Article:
Figure 3

UDP-GlcNAc 2-epimerase activity regulates sialic acid–dependent functions in hematopoietic cell lines. BJA-B subclones and transfectants were analyzed by flow cytometry, and arithmetic means of MFI are given (N > 2). (A) Binding of lectins VVA, SBA, PNA, and concanavalin A (ConA) and (B) the expression of α-2,6–sialylated B cell differentiation antigens CDw75, CDw76, and EBU-65 (12). (C) Binding of CD22-Ig to cells (40). (D) Sialic acid content (top) (13) and sLex expression (bottom) (12) in hyposialylated HL60-I cells, their stable rEpi transfectants (rEpi1 and rEpi2), control neomycin-resistant transfectants (Neo1 and Neo2), and highly sialylated HL60-II cells. The UDP-GlcNAc 2-epimerase activity (13) is indicated above the top panel. (E) Correlation of sialic acid content and P-selectin-Ig binding (41) in HL60-I and -II cells (▪), HL60-I transfectants (□), and HL60-I cells (•) grown in 1 mM, 3.3 mM, 10 mM, or 30 mM ManNAc as indicated for 3 days.

CD22 is a B lymphocyte–specific adhesion and signaling molecule that is involved in the regulation of B cell activation. It binds to α-2,6-sialyllactosamines (35–37), which are the products of the ST6Gal I. CD22 interacts with CDw75 (38) and possibly with other α-2,6–linked B cell antigens to mediate B cell–B cell interactions (37, 39). We investigated the binding of CD22 to BJA-B subclones and transfectants with a soluble fusion protein made up of the extracellular domains of CD22 and the Fc portion of human immunoglobulin G1 (IgG1) (CD22-Ig) (40). Binding of CD22-Ig to BJA-B cells correlated with UDP-GlcNAc 2-epimerase activity (Fig. 3C and Table 1). Compared with K20 or K20Neo1 cells, the parental BJA-B and the highly sialylated K88, K20rEpi1, and K88rEpi cells all bound greater amounts of CD22-Ig (Fig. 3C). Overexpression of ST6Gal I in epimerase-negative cells (K20α-2,6ST) did not affect CD22-Ig binding. An increase in the sialylation of several specific surface molecules in K88rEpi cells (Fig. 3B) raised the possibility of a hierarchy in glycoconjugate sialylation, with some acceptor sites being sialylated only under conditions of sialic acid excess. Although the activity of ST6Gal I is a prerequisite for generating α-2,6–sialylated B cell differentiation antigens in this B cell line (35–37), the activity of UDP-GlcNAc 2-epimerase is the only limiting factor.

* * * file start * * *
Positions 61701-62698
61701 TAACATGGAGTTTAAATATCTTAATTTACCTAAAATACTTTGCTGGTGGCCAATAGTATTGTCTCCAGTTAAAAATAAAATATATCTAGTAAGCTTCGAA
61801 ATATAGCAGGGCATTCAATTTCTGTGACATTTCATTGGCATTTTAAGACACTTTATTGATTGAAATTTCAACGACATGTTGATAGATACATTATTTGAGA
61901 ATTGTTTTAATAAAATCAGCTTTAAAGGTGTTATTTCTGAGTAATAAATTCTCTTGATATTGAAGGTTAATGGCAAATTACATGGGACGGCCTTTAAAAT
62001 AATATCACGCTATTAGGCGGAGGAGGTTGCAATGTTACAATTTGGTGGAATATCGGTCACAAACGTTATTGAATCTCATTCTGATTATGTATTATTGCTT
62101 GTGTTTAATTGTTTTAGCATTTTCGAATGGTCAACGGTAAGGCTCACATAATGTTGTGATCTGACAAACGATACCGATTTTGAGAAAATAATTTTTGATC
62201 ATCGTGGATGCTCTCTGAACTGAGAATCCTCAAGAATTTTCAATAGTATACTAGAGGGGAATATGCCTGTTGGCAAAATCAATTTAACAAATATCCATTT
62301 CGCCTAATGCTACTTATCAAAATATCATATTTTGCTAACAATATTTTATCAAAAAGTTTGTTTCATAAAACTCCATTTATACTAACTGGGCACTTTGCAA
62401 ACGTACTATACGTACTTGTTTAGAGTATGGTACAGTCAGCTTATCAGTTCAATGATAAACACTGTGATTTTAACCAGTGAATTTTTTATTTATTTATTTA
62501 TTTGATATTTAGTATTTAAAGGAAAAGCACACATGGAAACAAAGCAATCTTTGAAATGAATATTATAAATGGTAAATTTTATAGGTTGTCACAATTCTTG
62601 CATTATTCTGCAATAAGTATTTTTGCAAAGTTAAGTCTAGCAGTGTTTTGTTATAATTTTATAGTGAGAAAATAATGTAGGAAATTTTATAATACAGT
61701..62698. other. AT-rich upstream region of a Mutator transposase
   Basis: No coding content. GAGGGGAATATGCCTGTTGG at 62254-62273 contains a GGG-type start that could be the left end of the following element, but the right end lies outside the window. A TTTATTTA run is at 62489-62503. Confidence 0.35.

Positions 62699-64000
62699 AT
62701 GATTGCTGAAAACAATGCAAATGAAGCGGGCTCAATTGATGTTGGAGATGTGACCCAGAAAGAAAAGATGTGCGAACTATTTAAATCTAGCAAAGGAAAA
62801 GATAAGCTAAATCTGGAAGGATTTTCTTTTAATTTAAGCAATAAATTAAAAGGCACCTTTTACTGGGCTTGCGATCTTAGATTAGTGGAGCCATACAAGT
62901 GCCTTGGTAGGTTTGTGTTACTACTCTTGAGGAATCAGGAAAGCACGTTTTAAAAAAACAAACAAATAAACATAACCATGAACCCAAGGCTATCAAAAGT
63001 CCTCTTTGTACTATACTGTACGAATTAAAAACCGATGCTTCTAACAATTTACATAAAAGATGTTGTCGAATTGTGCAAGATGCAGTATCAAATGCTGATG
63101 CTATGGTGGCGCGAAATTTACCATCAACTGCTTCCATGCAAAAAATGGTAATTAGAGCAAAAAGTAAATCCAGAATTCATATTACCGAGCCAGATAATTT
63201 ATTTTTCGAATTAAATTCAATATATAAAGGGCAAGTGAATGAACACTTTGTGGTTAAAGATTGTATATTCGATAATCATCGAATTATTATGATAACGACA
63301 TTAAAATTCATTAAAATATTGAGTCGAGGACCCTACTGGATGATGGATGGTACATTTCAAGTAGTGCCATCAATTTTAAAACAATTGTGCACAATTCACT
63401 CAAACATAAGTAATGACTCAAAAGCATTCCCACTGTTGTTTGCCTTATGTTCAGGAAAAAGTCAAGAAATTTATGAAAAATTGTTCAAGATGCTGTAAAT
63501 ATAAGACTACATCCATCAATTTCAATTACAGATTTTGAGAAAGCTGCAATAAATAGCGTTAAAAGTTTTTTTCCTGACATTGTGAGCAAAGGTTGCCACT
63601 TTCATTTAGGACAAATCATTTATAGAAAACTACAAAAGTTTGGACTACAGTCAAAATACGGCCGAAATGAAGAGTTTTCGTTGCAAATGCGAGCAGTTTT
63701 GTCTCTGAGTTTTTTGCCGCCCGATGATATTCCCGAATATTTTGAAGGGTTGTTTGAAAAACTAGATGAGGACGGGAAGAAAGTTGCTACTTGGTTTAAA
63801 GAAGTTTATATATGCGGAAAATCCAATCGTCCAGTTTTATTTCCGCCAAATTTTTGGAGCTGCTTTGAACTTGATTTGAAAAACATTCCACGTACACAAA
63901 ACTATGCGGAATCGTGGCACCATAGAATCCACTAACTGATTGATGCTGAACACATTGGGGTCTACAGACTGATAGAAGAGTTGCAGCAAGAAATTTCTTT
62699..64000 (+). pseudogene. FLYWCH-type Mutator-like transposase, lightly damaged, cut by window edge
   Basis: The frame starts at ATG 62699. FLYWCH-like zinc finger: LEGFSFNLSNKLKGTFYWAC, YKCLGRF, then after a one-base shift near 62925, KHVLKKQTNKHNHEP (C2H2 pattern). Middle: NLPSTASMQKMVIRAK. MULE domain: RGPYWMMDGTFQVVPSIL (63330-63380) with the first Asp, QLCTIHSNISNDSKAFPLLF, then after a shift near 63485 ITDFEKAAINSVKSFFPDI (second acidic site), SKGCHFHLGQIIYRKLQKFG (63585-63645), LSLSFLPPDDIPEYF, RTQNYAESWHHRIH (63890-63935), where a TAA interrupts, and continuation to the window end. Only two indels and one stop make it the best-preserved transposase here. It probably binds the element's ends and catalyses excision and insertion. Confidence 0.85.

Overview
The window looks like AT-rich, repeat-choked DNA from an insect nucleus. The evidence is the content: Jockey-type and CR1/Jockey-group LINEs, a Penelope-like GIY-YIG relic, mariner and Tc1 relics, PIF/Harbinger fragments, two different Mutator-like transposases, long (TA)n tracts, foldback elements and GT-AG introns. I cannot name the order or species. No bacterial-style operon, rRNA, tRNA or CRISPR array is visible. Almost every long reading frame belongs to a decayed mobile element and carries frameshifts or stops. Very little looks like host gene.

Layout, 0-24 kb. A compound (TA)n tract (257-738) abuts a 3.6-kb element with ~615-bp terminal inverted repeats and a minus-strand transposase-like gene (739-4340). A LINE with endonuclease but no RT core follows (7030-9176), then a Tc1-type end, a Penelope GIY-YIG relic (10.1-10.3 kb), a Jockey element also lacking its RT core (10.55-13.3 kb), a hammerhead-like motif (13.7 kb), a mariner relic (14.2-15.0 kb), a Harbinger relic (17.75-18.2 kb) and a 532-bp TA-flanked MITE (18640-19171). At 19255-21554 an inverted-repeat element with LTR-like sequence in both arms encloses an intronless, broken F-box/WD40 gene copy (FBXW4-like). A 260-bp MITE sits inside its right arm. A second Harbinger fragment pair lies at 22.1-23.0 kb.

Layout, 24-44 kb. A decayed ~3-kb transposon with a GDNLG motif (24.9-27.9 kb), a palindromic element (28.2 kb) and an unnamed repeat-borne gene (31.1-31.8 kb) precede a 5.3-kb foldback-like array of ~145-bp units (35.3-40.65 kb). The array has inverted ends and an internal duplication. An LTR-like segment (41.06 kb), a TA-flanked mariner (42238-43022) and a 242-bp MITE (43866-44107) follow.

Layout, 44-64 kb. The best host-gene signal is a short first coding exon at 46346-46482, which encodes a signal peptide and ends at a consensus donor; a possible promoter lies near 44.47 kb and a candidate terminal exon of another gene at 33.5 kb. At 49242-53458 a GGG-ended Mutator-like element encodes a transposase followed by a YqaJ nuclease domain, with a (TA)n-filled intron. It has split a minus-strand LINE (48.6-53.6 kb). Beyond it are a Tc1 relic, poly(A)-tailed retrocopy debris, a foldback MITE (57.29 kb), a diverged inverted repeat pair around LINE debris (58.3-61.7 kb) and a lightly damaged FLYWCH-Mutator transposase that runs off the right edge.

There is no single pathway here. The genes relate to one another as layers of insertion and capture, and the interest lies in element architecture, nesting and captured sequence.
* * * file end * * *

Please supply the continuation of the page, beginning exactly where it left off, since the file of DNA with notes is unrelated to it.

In spite of a marginal increase in UDP-GlcNAc 2-epimerase activity (0.7 ± 0.2 μU/mg) (Fig. 3D), HL60-I rEpi transfectants showed an increase in sialic acid and sLex expression by 2 and 20 times, respectively, compared with parental cells and HL60-I Neo transfectants (Fig. 3D). When hyposialylation was either metabolically (ManNAc) or genetically (rEpi transfection) complemented in the HL60-I variant, binding of a P-selectin-Ig chimeric molecule (41) to cells also increased. This correlated with an increase in sialic acid content and sLex surface expression (Fig. 3, D and E). The increased P-selectin-Ig binding was sialidase sensitive (12, 15). Thus, subtle changes in UDP-GlcNAc 2-epimerase activity affected sLex expression and P-selectin-Ig binding in this myeloid cell line.

Our data show that UDP-GlcNAc 2-epimerase, which catalyzes a rate-limiting step in the biosynthesis of sialic acids, is an important regulator of cell surface glycoconjugate sialylation in hematopoietic cell lines. Activity of the enzyme can be controlled at transcription and can affect the sialylation and function of specific cell surface molecules expressed on B cells and myeloid cells. Further insight into the regulation of sialylation by UDP-GlcNAc 2-epimerase in normal human cells and primary tumors may contribute to the understanding of physiological as well as pathological sialic acid–dependent processes in adhesion, signaling, differentiation, and metastasis.

  • * These authors contributed equally to this work.

  • Present address: Gladstone Institute of Virology and Immunology, Post Office Box 419100, San Francisco, CA 94141–9100, USA.

  • To whom correspondence should be addressed. E-mail: M.Pawlita{at}